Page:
Tulliver with the Flaming Gorge dam in the background

 

This is the dam that created the Flaming Gorge Reservoir. Unfortunately the visitor center was closed when we arrived.

 

It was hot in Salt Lake City! Tulliver and I checked in at the rally registration desk, then parked and hastened into one of the air conditioned vendor buildings. We made a pass or two, familiarizing ourselves with the who and where, then gave up for the day and rode to our hotel. La Quinta by the airport was both welcoming and absolutely immaculate! Best of all they had very powerful air conditioning. Tulliver climbed on the bed nearest the AC and sacked out.

I wish we’d had time for a boat ride!

 

Once we left the reservoir conditions got pretty hot and dry, so I scooted right along to beat the midday heat

 

The Rally

We’d been on the road for a week. With temps at the rally expected to brush 100F by afternoon, we were determined to cram as much into the morning as possible. Arriving at 7:00 we parked the rig, found coffee, and settled in for an educational seminar on sidecars. Randy Owen, a friend who had over a million miles on motorcycles, had recently joined the ranks of sidecarists and was going to share his observations. It was fun seeing him again and listening to how comic and similar his experiences were to my own introduction to sidecars some seven years and eighty thousand miles ago.

The photographer taking shots of rally arrivals caught Tulliver with his head out the window, his RexSpecs looking quite dashing!

Tulliver sitting in Randy’s Ural sidecar. After over a million miles on two wheels, Randy joined the often strange world of sidecars last year

 

Not many tents were setup when we arrived. That would change by Friday, but given the heat Tulliver and I opted for a nearby hotel.

Tulliver loves attention. I allow it as long as he doesn’t get wound up. I use commands out of a Star Trek episode so he doesn’t obey strangers. (Photo by Erika Medie)

Next up was a seminar on the Helite airbag for motorcyclists. It was a very interesting concept and the clinician in me saw how it might prevent or mitigate many of the injuries I had seen in my EMS years. But it also appeared likely that it would block the chest vents I used to maintain sanity in hot or humid conditions. I chalked it up to a solid Maybe. And then they demonstrated by activating the airbag on a volunteer. The gas cartridge let loose with a sound like a 410 shotgun going off; Tulliver, who had been napping, leaped to his feet looking for the duck!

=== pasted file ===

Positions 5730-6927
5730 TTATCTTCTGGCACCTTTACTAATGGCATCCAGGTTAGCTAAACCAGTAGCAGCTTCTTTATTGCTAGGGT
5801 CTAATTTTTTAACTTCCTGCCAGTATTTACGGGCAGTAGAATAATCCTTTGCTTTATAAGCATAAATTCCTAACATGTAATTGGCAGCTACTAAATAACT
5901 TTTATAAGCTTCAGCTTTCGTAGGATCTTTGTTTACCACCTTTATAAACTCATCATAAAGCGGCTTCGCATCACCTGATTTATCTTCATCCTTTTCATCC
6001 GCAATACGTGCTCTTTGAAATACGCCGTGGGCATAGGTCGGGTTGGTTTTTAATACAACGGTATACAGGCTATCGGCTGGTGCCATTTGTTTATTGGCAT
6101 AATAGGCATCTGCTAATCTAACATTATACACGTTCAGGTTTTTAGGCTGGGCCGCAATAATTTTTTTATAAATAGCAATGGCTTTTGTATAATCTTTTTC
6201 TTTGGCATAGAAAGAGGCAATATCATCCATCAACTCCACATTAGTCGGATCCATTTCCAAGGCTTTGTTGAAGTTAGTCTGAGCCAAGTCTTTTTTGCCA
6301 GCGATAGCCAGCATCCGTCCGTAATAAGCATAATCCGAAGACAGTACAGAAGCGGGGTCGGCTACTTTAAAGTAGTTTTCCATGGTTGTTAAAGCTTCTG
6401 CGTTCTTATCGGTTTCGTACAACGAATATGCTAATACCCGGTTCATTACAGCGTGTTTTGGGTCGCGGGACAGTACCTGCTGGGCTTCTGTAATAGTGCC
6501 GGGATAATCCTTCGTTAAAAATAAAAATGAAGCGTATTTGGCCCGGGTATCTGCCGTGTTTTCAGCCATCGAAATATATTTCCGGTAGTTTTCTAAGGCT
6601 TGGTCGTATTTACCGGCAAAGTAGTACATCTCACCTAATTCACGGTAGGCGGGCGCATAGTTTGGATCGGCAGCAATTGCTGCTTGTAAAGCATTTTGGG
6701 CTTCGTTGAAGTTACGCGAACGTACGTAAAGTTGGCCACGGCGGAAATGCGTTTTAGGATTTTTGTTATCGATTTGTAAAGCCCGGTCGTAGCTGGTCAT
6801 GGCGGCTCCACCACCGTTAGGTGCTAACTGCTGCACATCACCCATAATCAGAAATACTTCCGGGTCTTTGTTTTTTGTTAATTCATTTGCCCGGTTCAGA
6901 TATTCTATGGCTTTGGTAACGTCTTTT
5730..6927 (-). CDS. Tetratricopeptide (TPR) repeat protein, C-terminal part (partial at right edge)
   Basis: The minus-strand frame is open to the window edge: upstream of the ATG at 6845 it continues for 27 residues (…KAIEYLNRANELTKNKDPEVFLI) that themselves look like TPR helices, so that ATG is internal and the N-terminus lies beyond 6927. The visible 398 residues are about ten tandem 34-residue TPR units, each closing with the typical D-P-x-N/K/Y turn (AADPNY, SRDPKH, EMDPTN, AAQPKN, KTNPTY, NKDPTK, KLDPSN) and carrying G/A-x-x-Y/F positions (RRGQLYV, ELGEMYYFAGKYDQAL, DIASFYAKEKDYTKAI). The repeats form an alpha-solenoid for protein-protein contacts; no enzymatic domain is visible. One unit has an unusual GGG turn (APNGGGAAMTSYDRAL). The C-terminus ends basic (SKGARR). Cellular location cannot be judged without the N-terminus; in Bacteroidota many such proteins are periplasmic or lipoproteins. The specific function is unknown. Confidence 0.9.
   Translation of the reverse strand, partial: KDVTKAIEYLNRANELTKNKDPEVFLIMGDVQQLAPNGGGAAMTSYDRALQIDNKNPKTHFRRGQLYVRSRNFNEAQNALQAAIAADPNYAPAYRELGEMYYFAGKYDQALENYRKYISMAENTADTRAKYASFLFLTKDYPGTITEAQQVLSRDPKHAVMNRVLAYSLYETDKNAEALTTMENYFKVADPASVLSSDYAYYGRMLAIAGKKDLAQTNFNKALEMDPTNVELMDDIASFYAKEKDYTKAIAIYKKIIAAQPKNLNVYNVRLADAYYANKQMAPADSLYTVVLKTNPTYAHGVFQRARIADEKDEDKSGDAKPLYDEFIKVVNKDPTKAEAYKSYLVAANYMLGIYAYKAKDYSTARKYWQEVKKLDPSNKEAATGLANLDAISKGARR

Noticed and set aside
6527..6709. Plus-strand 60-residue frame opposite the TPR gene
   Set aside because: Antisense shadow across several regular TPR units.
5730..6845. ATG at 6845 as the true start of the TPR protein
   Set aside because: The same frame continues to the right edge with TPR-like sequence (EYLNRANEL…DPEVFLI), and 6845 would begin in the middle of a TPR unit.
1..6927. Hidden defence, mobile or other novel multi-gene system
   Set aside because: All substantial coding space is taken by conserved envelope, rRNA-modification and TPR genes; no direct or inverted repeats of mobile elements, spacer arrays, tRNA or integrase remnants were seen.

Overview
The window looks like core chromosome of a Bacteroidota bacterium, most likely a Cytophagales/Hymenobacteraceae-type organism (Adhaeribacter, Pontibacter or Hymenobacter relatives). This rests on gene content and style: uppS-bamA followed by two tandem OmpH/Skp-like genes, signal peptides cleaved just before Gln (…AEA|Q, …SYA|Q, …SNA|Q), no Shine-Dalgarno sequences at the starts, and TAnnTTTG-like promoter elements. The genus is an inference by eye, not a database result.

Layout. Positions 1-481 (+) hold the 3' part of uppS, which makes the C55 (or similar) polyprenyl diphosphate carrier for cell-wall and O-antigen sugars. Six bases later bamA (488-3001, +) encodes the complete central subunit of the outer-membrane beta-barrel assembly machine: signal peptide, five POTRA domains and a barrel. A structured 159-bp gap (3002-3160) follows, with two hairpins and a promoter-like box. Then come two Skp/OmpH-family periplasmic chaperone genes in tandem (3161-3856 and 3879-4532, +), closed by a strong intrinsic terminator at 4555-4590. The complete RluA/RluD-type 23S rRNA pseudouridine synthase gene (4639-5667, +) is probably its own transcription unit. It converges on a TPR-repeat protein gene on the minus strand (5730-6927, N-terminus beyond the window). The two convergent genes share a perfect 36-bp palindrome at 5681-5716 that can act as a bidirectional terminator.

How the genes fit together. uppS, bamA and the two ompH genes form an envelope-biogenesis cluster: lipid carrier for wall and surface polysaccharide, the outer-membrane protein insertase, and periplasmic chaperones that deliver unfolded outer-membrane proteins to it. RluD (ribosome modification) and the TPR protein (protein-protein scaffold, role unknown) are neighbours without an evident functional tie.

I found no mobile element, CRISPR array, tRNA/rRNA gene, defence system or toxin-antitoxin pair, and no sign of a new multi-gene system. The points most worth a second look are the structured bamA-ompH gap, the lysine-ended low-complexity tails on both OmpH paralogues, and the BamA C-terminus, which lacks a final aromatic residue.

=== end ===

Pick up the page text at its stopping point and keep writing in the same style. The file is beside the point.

We roamed through the vendors one last time before calling it quits and retreating from the heat to the blessed coolness of the hotel. We packed up to speed our morning departure, took one last pee break, then turned in for the night. In the morning we would begin our circuitous route back to the Rockies.

Me talking to one of the vendors while Tulliver waits patiently. On my back is the pack filled with his supplies, including chilled water. (Photo by Karol Patzer)

In hot weather, I always feel the pavement with the back of my hand before allowing my dog to walk outside. If too hot, the booties go on. (Photo by Muriel Farrington)

 

 

We set out before the sun had risen above the nearby Wasatch Mountains, proceeding south on I-15 in the blessed coolness of the shade. A perfect formation of ten Utah State Patrol motorcycle officers shot by in the left lane, no more than six feet separating each bike. We left the interstate and refueled in Nephi UT, continuing south and east on secondary roads to Torrey UT at the entrance of Capitol Reef National Park.

Hot, hot, hot! But the colors were phenomenal!

We had the national park almost to ourselves. Even the arch where Butch Cassidy and the Sundance Kid hid from authorities was deserted! 

Mormons settled here and established the little farming town of Fruita. The little paradise they created in the middle of a desert was a monument to their hard work!

This was definitely best seen either early in the morning or late in the evening when the light brought the colors to life

Heavy gates barred access to long abandoned uranium mines hand dug by miners who would later suffer the effects of radiation exposure

After a quick and uncomfortably hot recon ride of the area, we checked into the Noor Hotel, a small but extremely accommodating inn near the entrance to the park. It was next door to a Mexican restaurant which offered some of the most phenomenally authentic Mexican food I’d had since leaving San Diego over two decades ago! Though Tulliver remained under the table and on his best behavior, our server was clearly terrified of dogs so the owner himself became our server. I think he got a kick out of my sounds of culinary delight as I consumed all that was placed in front of me! Back at the hotel, we did a load of laundry as the wind shrieked, rain came down in sheets, and lightning lit the surrounding red rock. It was quite a show!

I could live here…with air conditioning!

Exploring one of the side roads following a wash in Capitol Reef NP. Multiple signs warned of the danger of flash floods and advised people to flee if rain clouds appeared

This is definitely on my short list of places to return to in cooler weather!

 

Tulliver handled the heat far better than I thought he would, though sun protection was a must. I was prepared with multiple ways of cooling him down but never had to resort to the big guns…just common sense precautions.

You need to get close to get an idea of the scale of those cliffs. It was a bit humbling